Outcomes of immunotherapy-related hepatotoxicity from a multi-disciplinary toxicity team

Christopher Fan, Ahyoung Kim, Sean Li, Jarushka Naidoo, Laura C. Cappelli, Julie R. Brahmer, Robert A. Anders, Amy K. Kim

Research output: Contribution to journalArticlepeer-review


Background: Despite the efficacy of immune checkpoint inhibitors (ICIs), adverse events including hepatotoxicity limit their ongoing use. We investigated the outcomes and management of patients with immune-mediated hepatitis (IMH) and clinical predictors of toxicity resolution. Methods: Patients referred to our multidisciplinary immunotherapy-related toxicity group from August 2017 to December 2020 for IMH were evaluated. Toxicity was defined according to CTCAEv4.0. IMH resolution was defined as liver enzyme normalization after steroid initiation. Results: Thirty-three patients were included in the study, 62% female, and 71% Caucasian. The most common ICI used was PD-1/PD-L1 (76%). Peak IMH occurred at a median of 89 [45,193] days, for which most patients received 1–2 mg/kg/day prednisone equivalent with 35% requiring MMF. Median follow-up was 123 [33,472] days with IMH resolution seen in 48% of patients at a median of 111 [41,214] days. While high-dose steroid use was not associated with IMH resolution, liver enzyme improvement one week after steroids predicted resolution in univariate analysis (p = 0.041). All 11 patients without IMH resolution died from cancer progression or complications with three patients having acute liver failure. Available liver biopsies showed bile duct injury, with varying degrees of portal and lobular inflammation. Conclusion: IMH improvement one week after steroid initiation may predict ultimate IMH resolution.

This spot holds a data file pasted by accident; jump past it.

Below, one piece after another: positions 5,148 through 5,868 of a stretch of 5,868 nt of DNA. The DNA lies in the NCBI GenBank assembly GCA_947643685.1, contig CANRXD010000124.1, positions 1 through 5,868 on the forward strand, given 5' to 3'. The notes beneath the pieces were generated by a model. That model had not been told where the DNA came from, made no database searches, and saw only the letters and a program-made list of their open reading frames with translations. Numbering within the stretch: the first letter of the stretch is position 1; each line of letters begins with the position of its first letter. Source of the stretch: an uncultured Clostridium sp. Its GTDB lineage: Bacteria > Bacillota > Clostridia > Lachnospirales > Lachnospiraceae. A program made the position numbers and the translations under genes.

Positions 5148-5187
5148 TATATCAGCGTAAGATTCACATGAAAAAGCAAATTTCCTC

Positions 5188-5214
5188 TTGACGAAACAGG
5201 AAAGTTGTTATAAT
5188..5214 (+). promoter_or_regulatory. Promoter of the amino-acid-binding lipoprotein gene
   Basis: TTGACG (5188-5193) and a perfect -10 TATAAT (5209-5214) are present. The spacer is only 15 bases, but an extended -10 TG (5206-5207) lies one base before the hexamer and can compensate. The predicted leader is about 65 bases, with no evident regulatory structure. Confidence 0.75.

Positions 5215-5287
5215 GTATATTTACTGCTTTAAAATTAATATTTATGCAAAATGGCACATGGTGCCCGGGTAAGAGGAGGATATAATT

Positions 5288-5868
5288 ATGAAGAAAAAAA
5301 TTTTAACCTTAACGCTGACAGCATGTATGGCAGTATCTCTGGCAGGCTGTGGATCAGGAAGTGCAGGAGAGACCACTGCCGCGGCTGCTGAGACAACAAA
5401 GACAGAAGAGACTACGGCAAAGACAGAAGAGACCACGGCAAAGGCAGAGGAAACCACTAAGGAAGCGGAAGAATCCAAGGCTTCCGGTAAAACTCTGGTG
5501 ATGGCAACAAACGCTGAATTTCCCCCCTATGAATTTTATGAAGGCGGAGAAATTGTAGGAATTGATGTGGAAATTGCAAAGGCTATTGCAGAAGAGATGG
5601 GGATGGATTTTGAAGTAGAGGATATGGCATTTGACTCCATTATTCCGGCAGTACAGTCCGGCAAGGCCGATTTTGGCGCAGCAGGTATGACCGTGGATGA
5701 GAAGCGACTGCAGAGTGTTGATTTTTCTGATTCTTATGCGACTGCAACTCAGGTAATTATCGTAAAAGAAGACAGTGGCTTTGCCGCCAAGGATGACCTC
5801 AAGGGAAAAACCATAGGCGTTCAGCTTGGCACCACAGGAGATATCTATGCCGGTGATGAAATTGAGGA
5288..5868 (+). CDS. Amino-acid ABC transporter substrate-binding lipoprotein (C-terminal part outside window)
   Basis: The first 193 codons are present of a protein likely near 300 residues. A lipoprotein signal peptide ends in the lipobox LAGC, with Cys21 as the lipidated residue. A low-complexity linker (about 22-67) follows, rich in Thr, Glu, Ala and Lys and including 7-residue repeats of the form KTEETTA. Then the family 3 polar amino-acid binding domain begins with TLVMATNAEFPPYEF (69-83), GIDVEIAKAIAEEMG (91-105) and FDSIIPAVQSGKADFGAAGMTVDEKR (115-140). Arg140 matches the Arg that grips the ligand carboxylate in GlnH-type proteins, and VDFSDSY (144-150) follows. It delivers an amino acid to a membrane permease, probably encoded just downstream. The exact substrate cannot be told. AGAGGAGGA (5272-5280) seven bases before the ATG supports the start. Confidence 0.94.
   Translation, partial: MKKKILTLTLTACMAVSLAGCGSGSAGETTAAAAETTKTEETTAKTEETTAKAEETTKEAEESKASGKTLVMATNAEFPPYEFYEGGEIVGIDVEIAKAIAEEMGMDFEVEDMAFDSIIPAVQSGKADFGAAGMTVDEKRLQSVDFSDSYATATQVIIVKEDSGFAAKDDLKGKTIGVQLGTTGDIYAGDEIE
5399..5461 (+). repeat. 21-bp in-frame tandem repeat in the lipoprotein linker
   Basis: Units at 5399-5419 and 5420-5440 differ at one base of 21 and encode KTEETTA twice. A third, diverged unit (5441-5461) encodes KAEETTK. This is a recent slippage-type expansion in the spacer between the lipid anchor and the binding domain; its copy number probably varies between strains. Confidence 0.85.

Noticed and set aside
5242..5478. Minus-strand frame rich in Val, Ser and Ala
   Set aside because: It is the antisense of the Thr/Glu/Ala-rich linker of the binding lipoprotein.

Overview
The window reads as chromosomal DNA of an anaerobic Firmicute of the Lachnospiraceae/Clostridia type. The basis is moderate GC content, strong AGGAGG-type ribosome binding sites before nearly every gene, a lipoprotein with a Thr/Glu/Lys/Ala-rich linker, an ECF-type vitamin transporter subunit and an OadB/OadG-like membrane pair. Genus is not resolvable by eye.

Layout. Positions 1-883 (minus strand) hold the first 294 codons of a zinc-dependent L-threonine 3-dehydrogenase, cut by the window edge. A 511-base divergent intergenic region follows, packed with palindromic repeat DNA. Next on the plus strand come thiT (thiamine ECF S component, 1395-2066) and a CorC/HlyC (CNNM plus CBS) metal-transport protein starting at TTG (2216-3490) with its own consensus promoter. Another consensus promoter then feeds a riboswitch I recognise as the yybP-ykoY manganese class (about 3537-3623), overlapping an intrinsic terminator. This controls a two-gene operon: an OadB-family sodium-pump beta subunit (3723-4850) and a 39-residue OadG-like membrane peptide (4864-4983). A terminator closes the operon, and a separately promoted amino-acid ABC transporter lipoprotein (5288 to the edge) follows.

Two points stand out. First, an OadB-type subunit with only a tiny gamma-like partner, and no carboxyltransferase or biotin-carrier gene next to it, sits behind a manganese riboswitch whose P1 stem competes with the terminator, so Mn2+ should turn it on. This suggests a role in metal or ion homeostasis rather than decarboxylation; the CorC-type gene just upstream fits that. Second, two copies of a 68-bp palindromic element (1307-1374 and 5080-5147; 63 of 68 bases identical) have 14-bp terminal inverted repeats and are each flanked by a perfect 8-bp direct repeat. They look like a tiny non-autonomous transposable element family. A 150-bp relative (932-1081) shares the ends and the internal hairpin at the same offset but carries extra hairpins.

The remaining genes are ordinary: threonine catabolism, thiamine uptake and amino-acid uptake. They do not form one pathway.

Original languageEnglish (US)
Pages (from-to)877-883
Number of pages7
JournalJournal of Cancer Research and Clinical Oncology
Issue number2
StatePublished - Feb 2023


  • Checkpoint inhibitor
  • Drug toxicity
  • Hepatitis
  • immunotherapy

ASJC Scopus subject areas

  • Oncology
  • Cancer Research


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